Eyepieces I think are pretty much a personal choice. I myself, prefer TeleVue. They are sharp and give good contrast; but they do come at premium prices for the exotic models. The BST Starguiders... https://www.firstlightoptics.com/bst-starguider-eyepieces.html are good value, starting from under £50.00GBP each; or there is the Vixen NPL series... https://www.firstlightoptics.com/vixen-eyepieces/vixen-npl-eyepieces.html starting from under £40.00GBP each. The BST's are 60deg AFOV and NPL's are 50deg AFOV. I am not sure of the eye-relief on them; but I believe they are comfortable for many users. For deep sky, low to medium power wide-field e/p's would be a better choice.

SGL'ers @John,@rwilkey & @Louis D may offer better advice and suggestions. 

The image below is of my 'one-to-many' TeleVue 13mm e/p's as per my current/present signature.

PIC044.JPG.54acb21c9b4e6e69cda54fdd37a1defe.JPG

They are: Plossl (left) Nagler type 1 (centre) Nagler type 6 (right) -
the Plossl gives a 50deg AFOV - the Nagler's give an 82deg AFOV.

Edited by Philip R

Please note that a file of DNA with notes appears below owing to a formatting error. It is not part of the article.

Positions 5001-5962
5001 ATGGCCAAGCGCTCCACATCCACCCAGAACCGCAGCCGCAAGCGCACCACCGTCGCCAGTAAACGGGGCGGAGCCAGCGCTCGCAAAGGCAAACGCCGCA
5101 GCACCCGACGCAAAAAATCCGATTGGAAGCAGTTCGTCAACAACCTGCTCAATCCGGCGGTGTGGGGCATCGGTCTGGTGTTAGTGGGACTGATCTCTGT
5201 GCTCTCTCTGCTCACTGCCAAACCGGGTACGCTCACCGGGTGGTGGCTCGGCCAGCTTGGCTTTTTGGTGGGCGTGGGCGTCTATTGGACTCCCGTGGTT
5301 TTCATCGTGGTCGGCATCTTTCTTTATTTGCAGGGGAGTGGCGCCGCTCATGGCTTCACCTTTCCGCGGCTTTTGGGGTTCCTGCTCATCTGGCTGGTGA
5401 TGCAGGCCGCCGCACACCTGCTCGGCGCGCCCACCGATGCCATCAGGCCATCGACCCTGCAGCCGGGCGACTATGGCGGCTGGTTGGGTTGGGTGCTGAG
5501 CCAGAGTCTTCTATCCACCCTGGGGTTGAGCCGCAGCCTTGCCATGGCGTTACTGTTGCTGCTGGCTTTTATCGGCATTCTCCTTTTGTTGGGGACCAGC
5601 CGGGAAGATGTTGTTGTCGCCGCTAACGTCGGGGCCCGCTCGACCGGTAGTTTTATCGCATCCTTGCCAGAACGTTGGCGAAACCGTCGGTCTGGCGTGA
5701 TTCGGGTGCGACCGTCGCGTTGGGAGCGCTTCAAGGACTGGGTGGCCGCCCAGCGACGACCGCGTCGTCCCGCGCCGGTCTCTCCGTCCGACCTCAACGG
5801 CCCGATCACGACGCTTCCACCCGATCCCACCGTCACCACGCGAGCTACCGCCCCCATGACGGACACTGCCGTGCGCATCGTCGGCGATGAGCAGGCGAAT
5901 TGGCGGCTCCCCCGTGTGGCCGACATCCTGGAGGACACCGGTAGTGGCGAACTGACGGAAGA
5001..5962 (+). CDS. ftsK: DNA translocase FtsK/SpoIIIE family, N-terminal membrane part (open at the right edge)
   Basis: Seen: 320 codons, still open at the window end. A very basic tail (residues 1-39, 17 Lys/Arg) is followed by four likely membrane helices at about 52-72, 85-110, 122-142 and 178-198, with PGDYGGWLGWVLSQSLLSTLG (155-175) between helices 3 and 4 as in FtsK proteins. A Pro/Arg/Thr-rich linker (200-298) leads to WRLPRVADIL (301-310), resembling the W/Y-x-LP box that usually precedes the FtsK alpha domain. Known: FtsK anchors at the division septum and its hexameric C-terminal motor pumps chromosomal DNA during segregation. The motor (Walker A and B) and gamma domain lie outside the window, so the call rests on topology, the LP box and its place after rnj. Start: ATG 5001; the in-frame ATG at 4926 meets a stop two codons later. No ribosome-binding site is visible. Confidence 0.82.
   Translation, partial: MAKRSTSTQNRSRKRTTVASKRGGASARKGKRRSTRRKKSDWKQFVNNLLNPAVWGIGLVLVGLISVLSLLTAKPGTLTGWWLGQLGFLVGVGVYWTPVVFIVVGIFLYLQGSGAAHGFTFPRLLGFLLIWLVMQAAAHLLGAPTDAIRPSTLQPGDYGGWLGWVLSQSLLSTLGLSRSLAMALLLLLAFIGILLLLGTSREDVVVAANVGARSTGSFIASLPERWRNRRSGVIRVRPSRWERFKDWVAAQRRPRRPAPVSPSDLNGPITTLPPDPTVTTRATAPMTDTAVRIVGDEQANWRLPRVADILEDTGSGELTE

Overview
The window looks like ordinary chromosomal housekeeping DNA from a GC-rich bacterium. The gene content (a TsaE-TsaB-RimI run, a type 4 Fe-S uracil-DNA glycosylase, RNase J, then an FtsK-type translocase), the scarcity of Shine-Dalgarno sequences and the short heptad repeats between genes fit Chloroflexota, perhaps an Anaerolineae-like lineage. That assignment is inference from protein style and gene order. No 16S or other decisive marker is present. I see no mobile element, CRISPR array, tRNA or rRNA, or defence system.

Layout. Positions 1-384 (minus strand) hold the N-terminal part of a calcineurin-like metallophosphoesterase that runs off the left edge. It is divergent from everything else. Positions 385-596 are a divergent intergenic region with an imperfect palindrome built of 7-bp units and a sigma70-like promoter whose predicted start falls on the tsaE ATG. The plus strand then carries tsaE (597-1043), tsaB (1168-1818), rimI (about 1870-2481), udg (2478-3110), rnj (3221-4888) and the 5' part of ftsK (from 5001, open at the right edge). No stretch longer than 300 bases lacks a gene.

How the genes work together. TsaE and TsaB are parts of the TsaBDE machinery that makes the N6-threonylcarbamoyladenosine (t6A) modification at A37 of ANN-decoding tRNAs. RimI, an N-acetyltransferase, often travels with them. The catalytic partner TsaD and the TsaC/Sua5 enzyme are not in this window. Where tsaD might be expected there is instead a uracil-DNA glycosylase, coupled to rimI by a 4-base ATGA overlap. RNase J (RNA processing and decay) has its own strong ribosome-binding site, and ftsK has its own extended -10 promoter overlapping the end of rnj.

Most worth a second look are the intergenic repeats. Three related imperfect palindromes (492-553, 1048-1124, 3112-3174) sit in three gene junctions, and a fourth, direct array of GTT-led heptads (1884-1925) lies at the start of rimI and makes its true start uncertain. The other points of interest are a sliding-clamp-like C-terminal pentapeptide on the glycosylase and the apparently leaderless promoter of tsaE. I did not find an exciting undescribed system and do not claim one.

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Posted (edited)
17 hours ago, jamesj01 said:

What would you recommend pointing my telescope at apart from planets for a beginner?

As Philip said download Stellarium:

https://stellarium.org

Or SkyPortal free for IOS:

https://apps.apple.com/us/app/celestron-skyportal/id877780544

I like viewing open/globular clusters try M44 the Beehive cluster, open cluster in the constellation Cancer.

Also M13 Great Globular Cluster in the constellation of Hercules.

Edited by Mick H

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@Philip R have had a look at the eyepieces and the BST starguiders look ideal. Many thanks for this. What mm eyepieces are low to medium powered?